One of the deeper, in my opinion, questions to ponder in the work of Hogan is why does the narrator in many of the stories, an autodidact with a considerable breath of knowledge of literature and obscure not taught in school aspects of history spend his time among very poorly educated people outside mainstream society. Bluntly, is it just so he can prey on them sexually, as does happen in a number of the stories or is it because they accept his oddness because of their own outsider status?
In a post on Ubo Roi by Alfred Jarry (who might be a distant literary ancestor of Hogan) I explain a bit Susan Sontag's three categories of art. The first is that of "High Culture"
The Iliad, Aristophanes' plays, The Art of the Fugue, Middlemarch, the paintings of Rembrandt, Chartres, the poetry of Donne,The Divine Comedy, Beethoven's quartets, and - among people - Socrates, Jesus, St. Francis, Napoleon, Savonarola. In short, the pantheon of high culture: truth, beauty, and seriousness.
For sure "The Wooden Horse" and the other Hogan stories I have read are not in and make no pretense to be High Art.
Famously Sontag talks about camp. Camp does have a close affiliation with what is normally considered as "gay writing" but it is far from that simple a concept. You really should read Sontag's essay (there is a link to Sontag's essay in my post on Jarry) to understand what she means by camp but here is an idea for you
"The hallmark of Camp is the spirit of extravagance. Camp is a woman walking around in a dress made of three million feathers....
26. Camp is art that proposes itself seriously, but cannot be taken altogether seriously because it is "too much." Titus Andronicus and Strange Interlude are almost Camp, or could be played as Camp. The public manner and rhetoric of de Gaulle, often, are pure Camp.
There are no women in dresses made of three million feathers in the work of Hogan, as far as I know so we cannot say his work is camp. The prevalence of male models and teddy boys opens it up to an examination from this direction but Hogan is not camp. (I will consider later what I make of the prevalence of male homosexuality in the short stories of Hogan later on in my project.)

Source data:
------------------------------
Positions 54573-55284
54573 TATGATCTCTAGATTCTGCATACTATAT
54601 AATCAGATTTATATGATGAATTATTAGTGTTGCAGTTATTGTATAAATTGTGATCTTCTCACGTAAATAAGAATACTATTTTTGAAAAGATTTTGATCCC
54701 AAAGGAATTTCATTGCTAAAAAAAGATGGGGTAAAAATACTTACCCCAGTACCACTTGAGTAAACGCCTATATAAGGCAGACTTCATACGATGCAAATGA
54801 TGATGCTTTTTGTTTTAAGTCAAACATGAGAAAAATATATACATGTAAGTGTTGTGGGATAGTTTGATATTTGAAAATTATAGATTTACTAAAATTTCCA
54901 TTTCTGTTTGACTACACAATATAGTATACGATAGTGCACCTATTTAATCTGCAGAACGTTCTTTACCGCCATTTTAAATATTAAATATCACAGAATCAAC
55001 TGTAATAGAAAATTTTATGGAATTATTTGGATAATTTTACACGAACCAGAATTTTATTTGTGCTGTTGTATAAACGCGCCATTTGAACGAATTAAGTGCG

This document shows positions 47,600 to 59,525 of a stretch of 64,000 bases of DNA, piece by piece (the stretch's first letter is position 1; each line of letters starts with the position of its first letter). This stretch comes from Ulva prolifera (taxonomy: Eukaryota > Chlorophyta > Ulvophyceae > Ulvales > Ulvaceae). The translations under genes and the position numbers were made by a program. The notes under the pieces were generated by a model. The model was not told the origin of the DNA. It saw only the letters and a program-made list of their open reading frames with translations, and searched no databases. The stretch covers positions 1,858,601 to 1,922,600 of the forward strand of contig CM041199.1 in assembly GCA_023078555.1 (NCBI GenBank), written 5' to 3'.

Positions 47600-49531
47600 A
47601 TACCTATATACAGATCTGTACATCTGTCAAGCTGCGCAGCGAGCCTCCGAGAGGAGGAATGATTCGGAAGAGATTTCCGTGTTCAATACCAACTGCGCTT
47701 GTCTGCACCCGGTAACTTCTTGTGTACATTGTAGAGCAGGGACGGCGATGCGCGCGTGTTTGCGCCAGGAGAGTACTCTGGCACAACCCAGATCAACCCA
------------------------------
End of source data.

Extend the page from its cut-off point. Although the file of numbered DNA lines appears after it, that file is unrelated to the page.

How should "Wooden Horses" be seen in the classifications of Sontag?
Sontag says in addition to Camp and High Art there is a third category there is a third sensibility in which the work of Hogan falls:
"For instance, there is the kind of seriousness whose trademark is anguish, cruelty, derangement. . Think of Bosch, Sade, Rimbaud, Jarry, Kafka, Artaud, think of most of the important works of art of the 20th century, that is, art whose goal is not that of creating harmonies but of overstraining the medium and introducing more and more violent, and unresolvable, subject-matter. . . . Clearly, different standards apply here than to traditional high culture. Something is good not because it is achieved, but because another kind of truth about the human situation, another experience of what it is to be human - in short, another valid sensibility -- is being revealed."
Hogan is clearly among these writers, and I think he for sure knows this. This is why "Wooden Horses" is so shocking, becoming ever more so as proceeds until it reverses the slide with a return to the very pantheon of western culture at the close of the story.
"Wooden Horses" is very serious work of art. It requires rereading several times. There is much more in the story than I have spoken about.
Information about The Stinging Fly can be found here